Failing to prosecute? Assessing the State of the National Prosecuting Authority of South Africa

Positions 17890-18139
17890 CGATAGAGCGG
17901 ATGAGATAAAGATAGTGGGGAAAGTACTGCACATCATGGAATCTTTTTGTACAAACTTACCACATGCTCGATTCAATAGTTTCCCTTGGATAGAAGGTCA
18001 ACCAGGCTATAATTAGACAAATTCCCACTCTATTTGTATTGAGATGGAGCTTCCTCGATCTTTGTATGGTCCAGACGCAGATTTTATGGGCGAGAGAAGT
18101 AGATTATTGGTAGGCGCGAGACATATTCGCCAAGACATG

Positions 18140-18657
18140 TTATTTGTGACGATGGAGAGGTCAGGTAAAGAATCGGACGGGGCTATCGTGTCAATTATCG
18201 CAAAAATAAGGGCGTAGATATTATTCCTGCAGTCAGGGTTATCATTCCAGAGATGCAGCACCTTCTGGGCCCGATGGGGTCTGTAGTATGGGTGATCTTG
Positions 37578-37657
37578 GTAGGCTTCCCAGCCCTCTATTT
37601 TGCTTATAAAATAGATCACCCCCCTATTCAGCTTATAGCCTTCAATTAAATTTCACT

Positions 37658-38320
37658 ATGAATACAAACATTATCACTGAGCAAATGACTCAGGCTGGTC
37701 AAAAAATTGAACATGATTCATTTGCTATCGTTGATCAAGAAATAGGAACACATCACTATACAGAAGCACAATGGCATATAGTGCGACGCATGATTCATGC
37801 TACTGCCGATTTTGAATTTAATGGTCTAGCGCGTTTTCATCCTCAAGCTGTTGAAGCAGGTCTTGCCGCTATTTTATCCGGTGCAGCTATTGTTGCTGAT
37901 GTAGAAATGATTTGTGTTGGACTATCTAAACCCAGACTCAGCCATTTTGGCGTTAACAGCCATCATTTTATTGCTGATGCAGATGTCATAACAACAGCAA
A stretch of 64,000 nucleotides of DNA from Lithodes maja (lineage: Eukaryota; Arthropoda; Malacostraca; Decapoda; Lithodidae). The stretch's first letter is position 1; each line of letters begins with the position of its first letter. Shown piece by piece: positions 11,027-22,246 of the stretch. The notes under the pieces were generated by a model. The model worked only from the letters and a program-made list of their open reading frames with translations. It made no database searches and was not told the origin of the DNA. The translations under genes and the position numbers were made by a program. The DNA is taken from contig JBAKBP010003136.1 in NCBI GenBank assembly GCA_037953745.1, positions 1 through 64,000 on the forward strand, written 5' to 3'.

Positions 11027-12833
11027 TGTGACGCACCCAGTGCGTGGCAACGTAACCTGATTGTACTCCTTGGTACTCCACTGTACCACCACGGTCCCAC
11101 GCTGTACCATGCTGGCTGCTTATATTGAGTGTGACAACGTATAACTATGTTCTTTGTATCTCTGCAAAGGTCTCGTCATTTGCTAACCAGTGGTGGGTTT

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The National Prosecuting Authority (NPA) is pivotal not only in the criminal justice system, but also in the proper functioning of South Africa’s democracy. This monograph focuses on the independence, accountability and performance of the NPA in relation to its core function of prosecution. The monograph finds that the prosecutorial decision to decline to prosecute is both specifically and systematically exercised to such an extent that proportionally fewer cases are placed on the court roll each year and fewer still are brought to trial. The best indication of this is that the number of verdicts and the number of persons sentenced to prison show a general decline. It concludes that this tendency to decline to prosecute is currently the central malaise affecting the NPA. In South African law, where a prima facie case exists, a duty to prosecute arises unless a compelling reason exists to decline to prosecute. Under a constitutional order such as the one that pertains in South Africa, the exercise of all public power is constrained by the principle of legality and the provisions of the Constitution. Yet the NPA has maintained that it has an unfettered discretion not to prosecute, which discretion is not generally subject to judicial review. The monograph finds no evidence that the tendency to decline to prosecute is a function of lack of resources. Prosecutor and staff numbers have steadily increased since the establishment of the NPA, but efficiency per prosecutor in terms of cases prosecuted has declined. Nor does analysis of the evidence support the idea that the failure to prosecute is a function of pressure beyond the optimal level in terms of cases referred by the South African Police Service (SAPS). On the contrary, the evidence suggests that the NPA is operating at below optimal load. Various legislative and other impediments affecting its performance are identified. It concludes that the primary factor affecting the credibility and performance of the NPA is the inappropriate exercise of the discretion not to prosecute, most powerfully evident in the hands of the national director, who has a constitutionally sanctioned power of veto over the decisions of prosecutors under him. This veto has been exercised (or not exercised) with consequences that continue to cast doubt on the independence and impartiality of the NPA. This in turn affects internal morale and external public confidence. The monograph recommends an overhaul of prosecutorial policy in order appropriately to delineate the circumstances under which the discretion to decline to prosecute should be exercised. Measures to assist the speedy resolution of cases should be mandated by Parliament and innovative means of increasing the number of appropriate resolutions of cases should be introduced. Performance reporting should determine optimal prosecutor workloads and there should be a focus on professional development to achieve the optimal throughput of cases.